In general, each entry on your outline should not be longer than one line. However, the entries for your empirical studies may contain more specific information so they may be a bit longer. (But no longer than two lines).
The first major heading on your outline (Roman numeral I) should always be the “Introduction.” Similarly, the last major heading (last Roman numeral) on your outline should always be the “Conclusion.”
Rule of two: You must always include a minimum of TWO headings or subheadings. Therefore, if you include an “A” on your outline as a minor heading, you must also include at least a “B.” Similarly for subheadings, if you include a “1” as a subheading, you must also include at least a “2.”

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Creating an Outline: The First Draft
Step One: List your major points
Designated by Roman numerals
Main ideas for your paper
Include all elements required by your assignment
Step Two: Write your minor points for each major point
Designated by capital letters
Copy and paste information from notes that relates to the first major point
Include source number and page number for informative section
Include page number for persuasive section
Remember the “rule of two”
Step Three: Repeat the process for each remaining major point
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NOTE: For the persuasive section of your paper, you must present a summary of empirical studies that support your thesis statement. Thus, your final major points (before the conclusion) will each be a study. Under each major point, your minor points will be the topics that you must discuss for each study (e.g., how data obtained, findings). To create the minor points for this section of your outline, follow the same steps you used to create the minor points for the informative section of your paper. For example, copy and paste all of the information (include the page numbers) from your notes for the first study that discuss the first topic (e.g., history). Repeat the step for each topic you are required to discuss.
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Sample Outline Page for the Informative Section
III. History of mental health courts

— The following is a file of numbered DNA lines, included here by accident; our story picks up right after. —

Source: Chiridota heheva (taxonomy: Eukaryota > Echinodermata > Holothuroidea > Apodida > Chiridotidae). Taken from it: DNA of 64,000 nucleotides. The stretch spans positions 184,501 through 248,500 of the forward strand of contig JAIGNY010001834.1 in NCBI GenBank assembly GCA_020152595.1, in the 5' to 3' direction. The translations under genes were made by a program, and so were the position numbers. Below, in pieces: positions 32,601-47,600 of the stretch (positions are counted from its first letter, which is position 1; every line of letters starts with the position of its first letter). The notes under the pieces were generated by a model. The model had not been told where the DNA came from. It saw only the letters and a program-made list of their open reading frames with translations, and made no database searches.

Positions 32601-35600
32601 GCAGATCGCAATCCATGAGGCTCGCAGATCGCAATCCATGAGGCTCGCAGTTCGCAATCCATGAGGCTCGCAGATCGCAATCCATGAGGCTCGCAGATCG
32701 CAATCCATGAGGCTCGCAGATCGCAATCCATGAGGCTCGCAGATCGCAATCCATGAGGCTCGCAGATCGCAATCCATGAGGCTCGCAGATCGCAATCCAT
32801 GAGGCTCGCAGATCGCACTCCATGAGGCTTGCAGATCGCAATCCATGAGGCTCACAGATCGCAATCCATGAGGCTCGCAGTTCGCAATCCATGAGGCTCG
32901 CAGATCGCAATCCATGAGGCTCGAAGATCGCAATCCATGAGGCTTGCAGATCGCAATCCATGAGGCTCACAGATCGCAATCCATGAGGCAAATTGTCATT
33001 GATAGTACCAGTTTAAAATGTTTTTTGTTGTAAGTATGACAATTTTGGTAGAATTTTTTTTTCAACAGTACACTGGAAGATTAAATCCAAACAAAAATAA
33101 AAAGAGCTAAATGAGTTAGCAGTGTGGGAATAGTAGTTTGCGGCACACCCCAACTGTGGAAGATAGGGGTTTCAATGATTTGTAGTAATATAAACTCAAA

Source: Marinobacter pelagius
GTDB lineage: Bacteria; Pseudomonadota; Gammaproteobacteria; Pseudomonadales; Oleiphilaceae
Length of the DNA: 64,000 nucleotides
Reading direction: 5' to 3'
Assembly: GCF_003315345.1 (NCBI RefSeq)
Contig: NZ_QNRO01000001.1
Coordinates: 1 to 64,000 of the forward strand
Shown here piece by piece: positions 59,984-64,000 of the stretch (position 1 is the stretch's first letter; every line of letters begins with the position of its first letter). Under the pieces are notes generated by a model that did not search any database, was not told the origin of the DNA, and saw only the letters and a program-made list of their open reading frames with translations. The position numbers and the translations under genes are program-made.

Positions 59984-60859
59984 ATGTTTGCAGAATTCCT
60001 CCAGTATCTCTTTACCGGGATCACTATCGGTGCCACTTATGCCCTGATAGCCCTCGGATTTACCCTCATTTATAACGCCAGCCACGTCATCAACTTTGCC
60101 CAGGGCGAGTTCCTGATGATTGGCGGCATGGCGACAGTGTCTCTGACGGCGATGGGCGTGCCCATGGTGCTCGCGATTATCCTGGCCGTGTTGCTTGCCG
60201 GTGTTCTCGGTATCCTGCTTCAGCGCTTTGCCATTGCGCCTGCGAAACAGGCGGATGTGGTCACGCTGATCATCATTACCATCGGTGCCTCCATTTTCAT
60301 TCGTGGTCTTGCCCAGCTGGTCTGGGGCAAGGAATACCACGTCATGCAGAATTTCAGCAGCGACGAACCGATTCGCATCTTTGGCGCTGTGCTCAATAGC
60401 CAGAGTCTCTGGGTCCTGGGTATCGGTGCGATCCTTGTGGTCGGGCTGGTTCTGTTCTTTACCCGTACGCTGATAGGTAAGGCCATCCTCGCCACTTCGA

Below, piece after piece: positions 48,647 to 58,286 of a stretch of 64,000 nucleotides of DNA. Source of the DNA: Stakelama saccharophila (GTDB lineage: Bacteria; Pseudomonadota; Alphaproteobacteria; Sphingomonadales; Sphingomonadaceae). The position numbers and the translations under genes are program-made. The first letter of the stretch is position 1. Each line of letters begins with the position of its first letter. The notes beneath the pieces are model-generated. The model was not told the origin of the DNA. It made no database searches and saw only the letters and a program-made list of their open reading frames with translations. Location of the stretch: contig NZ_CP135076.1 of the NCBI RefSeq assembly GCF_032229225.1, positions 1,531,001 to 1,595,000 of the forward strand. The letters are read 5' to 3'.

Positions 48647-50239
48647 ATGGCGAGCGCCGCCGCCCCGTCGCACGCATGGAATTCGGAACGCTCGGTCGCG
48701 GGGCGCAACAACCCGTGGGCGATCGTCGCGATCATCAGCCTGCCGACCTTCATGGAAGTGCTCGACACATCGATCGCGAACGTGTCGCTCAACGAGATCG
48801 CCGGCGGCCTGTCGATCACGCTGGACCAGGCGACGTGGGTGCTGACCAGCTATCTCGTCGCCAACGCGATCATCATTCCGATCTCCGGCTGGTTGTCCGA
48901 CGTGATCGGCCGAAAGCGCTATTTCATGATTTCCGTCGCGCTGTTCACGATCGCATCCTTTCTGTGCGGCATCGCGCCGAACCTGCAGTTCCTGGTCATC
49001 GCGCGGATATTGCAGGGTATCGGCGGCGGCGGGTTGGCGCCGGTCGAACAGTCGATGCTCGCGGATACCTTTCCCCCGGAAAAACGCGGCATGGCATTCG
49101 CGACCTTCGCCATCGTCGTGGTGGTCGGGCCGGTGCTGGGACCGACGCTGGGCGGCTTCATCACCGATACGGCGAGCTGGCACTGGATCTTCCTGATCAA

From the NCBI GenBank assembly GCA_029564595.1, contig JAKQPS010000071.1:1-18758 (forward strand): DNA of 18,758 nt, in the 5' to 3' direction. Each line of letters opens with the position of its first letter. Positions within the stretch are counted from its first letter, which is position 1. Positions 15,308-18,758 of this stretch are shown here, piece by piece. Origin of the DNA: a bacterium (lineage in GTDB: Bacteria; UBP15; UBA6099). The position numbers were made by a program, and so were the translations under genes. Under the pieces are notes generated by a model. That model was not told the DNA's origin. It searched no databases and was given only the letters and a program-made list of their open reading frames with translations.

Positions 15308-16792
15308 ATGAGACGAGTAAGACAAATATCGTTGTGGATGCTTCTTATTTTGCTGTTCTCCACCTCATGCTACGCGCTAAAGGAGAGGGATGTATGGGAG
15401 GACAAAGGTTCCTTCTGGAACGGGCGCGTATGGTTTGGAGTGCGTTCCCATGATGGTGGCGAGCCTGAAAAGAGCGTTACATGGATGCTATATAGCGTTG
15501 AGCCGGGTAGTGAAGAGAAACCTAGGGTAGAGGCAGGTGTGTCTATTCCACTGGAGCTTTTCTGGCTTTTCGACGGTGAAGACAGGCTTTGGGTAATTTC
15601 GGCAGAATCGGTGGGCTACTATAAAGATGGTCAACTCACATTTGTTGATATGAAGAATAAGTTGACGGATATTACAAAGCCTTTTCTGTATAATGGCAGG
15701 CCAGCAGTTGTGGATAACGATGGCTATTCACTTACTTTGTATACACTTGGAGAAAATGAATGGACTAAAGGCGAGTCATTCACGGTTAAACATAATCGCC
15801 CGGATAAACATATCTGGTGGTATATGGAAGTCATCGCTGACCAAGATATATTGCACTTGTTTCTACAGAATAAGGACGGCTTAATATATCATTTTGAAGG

A. Began in 1985 (source #, p. #)
B. Started in FL (source #, p. #)
C. Presently over 250 programs in the U. S. (source #, p. #)
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Sample Outline Page for a Study
VII. Study #1 – Wilson & Carlie (2015)
A. Research question – Gender differences in recidivism rates among mental health court participants (p. #)
B. Data – Interviews and arrest records of 60 male and 40 female program participants (p. #)
C. Findings
1. Men more likely to recidivate than women (p. #)
2. Men ages 18–21 most likely to recidivate within the first year (p. #)
3. Women ages 18–21 least likely to recidivate within the first year (p. #)
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Editing Your Outline
Focus on three things:
The content of your major points
The content of your minor points
The overall organization of the information
Step 1: Evaluate the content of your major points
Do you have too many supporting points?
If yes: Rewrite them as two or more major points
Do any of your major points lack substance?
If yes: Include them as supporting points for another topic
Did you include all of the topics required by the assignment?
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After you have written your first draft of your outline, you must revise it. To do this, look at each entry separately.
First focus on the major points. Evaluate the content of each one to determine if it should be rewritten as two or more major points, or included as supporting points instead. Also, review the major points to make sure you have included all of the topics required by the assignment.
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Editing Your Outline (continued)
Step 2: Evaluate the content of your minor points
Would your paper be stronger if you made a minor point a major point?
Did you provide enough detail?
Step 3: Review the overall organization
Did you present the information in a logical order?
Order of major points: Does paper “flow” well?
Is your outline “detailed” enough?
Use many heading and subheadings
Do not write lengthy entries
See Handout #1: “Sample Outline

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When you review the content of your minor points, look at each one to determine whether your paper would be stronger if you included the information as a major point instead. In addition, check to make sure you have provided enough information in your minor point. For example, if you are writing a paper about drunk drivers and you have listed gender and age as minor points, but the source also discusses legal limits, you should add that to your outline.
The best way to ensure that your paper is well organized is to discuss the elements in the same order in which they are listed in the assignment.
Finally, remember that a “detailed” outline does not mean one that has lengthy entries. It means that you should use many headings and subheadings.